bluebottle, noun

Origin:
Australian EnglishShow more Probably from Australian English (the Australian National Dictionary records a context from 1911 in which the word is used in this sense).
The Portuguese man-o’-war, the marine siphonophore Physalia physalis, characterized by a blue, balloon-like float, and trailing tentacles which inflict painful, sometimes dangerous stings. Also attributive.
1918 S.H. Skaife Animal Life in S. Afr. 11The well-known blue-bottle, or Portuguese man-o-war..consists, not of one animal, but of a number joined together..it is a colony of animals...Those cast up on our shore are generally from one to two inches across.
1947 L.G. Green Tavern of Seas 143A seashore strewn with physalia, better known as blue-bottles or Portuguese men-’o-war, is no place for bare feet...The pain a blue-bottle can inflict is maddening.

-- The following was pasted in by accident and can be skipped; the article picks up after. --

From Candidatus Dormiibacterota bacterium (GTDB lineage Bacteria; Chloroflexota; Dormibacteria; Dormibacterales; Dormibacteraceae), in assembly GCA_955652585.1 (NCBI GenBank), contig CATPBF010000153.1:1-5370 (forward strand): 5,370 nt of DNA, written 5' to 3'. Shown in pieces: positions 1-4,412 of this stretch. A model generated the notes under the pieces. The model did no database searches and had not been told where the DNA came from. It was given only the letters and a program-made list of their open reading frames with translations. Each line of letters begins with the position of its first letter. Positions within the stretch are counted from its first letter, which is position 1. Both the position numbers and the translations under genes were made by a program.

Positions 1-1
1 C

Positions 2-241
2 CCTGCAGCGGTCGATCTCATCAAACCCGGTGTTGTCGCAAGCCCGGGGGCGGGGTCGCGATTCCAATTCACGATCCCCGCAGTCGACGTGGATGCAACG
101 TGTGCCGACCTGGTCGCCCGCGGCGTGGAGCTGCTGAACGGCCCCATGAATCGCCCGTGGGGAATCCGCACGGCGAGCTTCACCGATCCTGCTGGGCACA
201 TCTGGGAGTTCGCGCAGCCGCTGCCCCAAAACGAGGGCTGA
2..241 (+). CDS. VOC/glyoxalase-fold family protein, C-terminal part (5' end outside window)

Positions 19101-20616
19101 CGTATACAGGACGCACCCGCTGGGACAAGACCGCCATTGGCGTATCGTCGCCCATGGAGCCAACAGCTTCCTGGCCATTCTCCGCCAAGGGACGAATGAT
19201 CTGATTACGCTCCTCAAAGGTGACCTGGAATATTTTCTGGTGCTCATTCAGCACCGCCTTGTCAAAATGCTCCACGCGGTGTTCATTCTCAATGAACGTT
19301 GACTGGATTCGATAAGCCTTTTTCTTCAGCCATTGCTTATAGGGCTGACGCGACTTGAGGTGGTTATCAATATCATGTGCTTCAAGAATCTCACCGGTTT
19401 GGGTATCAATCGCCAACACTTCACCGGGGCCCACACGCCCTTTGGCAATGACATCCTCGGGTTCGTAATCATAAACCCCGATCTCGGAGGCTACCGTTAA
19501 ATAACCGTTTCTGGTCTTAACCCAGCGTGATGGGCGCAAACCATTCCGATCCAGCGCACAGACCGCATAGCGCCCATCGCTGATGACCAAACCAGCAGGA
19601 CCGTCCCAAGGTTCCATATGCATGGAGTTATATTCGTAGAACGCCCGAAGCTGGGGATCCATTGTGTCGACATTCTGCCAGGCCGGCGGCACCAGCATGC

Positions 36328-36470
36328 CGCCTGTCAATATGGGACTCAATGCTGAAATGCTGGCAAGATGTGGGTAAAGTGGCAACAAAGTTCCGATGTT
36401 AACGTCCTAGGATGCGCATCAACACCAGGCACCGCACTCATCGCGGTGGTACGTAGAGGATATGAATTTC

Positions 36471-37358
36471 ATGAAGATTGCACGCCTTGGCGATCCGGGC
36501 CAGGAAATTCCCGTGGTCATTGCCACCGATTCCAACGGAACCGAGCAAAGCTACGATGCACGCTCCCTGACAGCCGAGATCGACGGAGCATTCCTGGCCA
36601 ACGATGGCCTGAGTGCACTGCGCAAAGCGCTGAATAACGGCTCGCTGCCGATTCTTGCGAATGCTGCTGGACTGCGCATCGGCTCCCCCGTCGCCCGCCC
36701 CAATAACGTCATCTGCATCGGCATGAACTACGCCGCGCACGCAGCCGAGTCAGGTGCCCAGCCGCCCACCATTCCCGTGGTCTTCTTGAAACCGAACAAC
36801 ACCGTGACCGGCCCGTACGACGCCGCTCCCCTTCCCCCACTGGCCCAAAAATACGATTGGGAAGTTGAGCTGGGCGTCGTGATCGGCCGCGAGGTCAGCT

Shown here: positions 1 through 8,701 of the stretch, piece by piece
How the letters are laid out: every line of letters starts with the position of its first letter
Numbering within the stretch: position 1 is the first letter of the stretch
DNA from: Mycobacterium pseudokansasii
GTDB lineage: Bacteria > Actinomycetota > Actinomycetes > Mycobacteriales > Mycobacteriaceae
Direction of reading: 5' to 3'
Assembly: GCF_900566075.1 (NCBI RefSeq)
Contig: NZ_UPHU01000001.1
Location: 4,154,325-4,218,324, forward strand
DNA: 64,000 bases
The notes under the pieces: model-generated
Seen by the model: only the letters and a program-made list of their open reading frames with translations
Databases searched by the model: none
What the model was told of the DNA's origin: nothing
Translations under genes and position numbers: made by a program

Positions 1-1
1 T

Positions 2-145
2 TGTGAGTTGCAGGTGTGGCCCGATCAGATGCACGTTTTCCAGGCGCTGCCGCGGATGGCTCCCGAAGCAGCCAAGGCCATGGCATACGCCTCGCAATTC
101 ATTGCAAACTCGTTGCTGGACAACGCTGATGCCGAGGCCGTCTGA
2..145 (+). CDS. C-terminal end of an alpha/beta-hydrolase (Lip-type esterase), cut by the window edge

1972 Daily Dispatch 16 Feb. 1Warm waters and easterly winds have brought sporadic oil and blue bottles to East London’s beaches.
1982 Weekend Argus 4 Dec. 1Bluebottle tendrils are up to two metres long. They contain tiny arrow-like barbs which penetrate the flesh and contain poison which causes intense irritation and swelling.
1990 Style July 105The clan have retired to the sparkling pool in the garden (planned to circumvent the bluebottle and wind problem).
The Portuguese man-o’-war, the marine siphonophore Physalia physalis, characterized by a blue, balloon-like float, and trailing tentacles which inflict painful, sometimes dangerous stings. Also attributive.
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